The ruins are about an hour’s drive from Belize City. Make a right turn onto the Old Northern Highway just past the village of Sand Hill. The easiest way to get there is to arrange a visit through one of the tour companies. Walking around the site will only take a couple of hours. So you may want to arrange a tour that will take you to do something else after your visit. Remember to bring along plenty of insect repellent for all the bugs. During the rainy season, the ground is usually wet and muddy so wear appropriate shoes. There is a welcome center with plenty of parking space. The restrooms are nice and clean. There is also a craft center nearby, although we did not stop in. I suspect you can get your gift items cheaper in Belize City.
Caracol is perhaps the most important of the Mayan ruins located in Belize. Caracol is the Spanish word for “snail”. It is located in western Belize, near the border with Guatemala. It is within the Belize portion of the area known as the Peten rainforest. Caracol was the center of one of the largest Maya kingdoms. Today there are still the remains of thousands of structures that were once part of this great city. Not all of them have been excavated through. Caracol is known for defeating the great city of Tikal in Guatemala.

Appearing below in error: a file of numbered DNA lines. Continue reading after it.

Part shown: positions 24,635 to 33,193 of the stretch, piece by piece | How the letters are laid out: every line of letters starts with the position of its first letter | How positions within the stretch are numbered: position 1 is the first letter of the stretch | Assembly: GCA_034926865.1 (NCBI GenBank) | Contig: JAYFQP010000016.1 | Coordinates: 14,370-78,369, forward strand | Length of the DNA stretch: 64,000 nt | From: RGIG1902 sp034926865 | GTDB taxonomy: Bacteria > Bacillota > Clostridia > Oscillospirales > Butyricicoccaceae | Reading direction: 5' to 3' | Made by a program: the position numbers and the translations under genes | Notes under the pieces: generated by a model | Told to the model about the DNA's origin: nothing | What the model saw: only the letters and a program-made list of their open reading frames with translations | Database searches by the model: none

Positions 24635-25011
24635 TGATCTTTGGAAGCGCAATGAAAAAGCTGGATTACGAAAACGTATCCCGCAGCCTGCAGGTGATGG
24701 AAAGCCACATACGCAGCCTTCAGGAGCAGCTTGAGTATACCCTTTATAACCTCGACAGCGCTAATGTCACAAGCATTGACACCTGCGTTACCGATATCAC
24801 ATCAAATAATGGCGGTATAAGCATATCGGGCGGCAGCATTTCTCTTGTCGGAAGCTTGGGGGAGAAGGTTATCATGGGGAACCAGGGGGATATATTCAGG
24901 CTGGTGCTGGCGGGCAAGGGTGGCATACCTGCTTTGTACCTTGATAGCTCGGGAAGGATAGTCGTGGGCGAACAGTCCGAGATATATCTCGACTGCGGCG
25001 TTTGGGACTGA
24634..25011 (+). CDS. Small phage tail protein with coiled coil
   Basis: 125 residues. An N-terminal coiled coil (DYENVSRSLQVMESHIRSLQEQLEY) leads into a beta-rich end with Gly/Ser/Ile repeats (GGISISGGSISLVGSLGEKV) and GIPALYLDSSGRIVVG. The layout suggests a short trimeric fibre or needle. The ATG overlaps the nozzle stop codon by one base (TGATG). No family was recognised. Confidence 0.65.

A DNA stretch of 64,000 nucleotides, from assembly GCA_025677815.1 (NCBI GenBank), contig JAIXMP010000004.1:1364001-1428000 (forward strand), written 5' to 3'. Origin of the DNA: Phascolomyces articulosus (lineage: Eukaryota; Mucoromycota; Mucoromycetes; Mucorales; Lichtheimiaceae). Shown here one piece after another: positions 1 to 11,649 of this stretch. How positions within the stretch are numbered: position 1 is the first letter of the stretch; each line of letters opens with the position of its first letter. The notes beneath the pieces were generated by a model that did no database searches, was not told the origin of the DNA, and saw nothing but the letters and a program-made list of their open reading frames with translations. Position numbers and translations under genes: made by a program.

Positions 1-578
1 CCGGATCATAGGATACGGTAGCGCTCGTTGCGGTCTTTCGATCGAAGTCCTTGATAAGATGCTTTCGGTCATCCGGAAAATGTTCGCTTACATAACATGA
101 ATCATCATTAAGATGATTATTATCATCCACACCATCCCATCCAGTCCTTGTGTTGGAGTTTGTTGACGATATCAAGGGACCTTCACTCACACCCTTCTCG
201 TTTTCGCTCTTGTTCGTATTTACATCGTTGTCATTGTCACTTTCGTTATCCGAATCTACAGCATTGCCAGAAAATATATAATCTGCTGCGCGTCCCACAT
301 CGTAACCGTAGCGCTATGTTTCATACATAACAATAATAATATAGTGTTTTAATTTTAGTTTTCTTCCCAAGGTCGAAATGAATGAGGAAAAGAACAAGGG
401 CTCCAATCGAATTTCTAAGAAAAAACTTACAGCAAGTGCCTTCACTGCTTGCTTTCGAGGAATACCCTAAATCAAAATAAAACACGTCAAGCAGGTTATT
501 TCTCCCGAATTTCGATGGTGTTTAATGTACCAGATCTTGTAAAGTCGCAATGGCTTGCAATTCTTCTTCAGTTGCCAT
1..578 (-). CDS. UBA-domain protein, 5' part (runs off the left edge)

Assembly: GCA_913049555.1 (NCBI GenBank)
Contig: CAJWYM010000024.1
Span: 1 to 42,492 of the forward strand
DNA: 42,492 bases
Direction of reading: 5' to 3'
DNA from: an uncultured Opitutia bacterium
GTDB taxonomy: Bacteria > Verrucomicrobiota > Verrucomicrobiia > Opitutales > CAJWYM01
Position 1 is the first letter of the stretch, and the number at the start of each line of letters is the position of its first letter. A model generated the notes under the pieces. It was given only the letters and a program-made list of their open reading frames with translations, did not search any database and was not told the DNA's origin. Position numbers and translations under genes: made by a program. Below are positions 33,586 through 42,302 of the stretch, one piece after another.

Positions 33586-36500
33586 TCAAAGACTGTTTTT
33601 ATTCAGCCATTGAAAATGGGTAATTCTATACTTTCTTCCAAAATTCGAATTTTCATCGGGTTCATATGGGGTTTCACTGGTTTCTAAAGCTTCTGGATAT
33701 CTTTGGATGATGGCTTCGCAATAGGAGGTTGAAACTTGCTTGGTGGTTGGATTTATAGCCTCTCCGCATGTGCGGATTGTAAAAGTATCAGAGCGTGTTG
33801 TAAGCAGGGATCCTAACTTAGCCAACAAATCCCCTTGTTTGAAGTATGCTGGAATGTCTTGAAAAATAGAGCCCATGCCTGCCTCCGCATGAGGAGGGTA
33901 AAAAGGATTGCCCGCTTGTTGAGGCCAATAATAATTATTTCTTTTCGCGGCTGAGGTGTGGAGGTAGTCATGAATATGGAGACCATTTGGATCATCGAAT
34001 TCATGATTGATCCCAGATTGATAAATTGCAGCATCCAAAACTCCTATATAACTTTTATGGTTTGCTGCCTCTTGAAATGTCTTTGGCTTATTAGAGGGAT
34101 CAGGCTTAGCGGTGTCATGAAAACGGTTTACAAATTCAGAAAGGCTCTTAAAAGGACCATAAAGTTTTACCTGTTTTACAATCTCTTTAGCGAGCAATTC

Cerros is another notable Maya site in the country. It is located just off the coast of Corozal Town across the Chetumal Bay. It is well known for its E-Group, which is a unique architectural structure used by the ancient Mayans. These structures are among the most distinct and enduring forms in Mayan monumental architecture. Cerros was an important coastal trading center during its time.
Lamanai is known for being the longest continually occupied site beyond most other Mayan sites. The translated name means “submerged crocodile”. Numerous representations of crocodiles can be seen at the site. Lamanai is located on the New River in the Orange Walk district. It is in a remote area of the jungle but is accessible by boat, which takes you down the river. The Spanish tried to convert the Mayans at Lamanai, but they revolted. Today remains of the Catholic missions that were built can still be seen.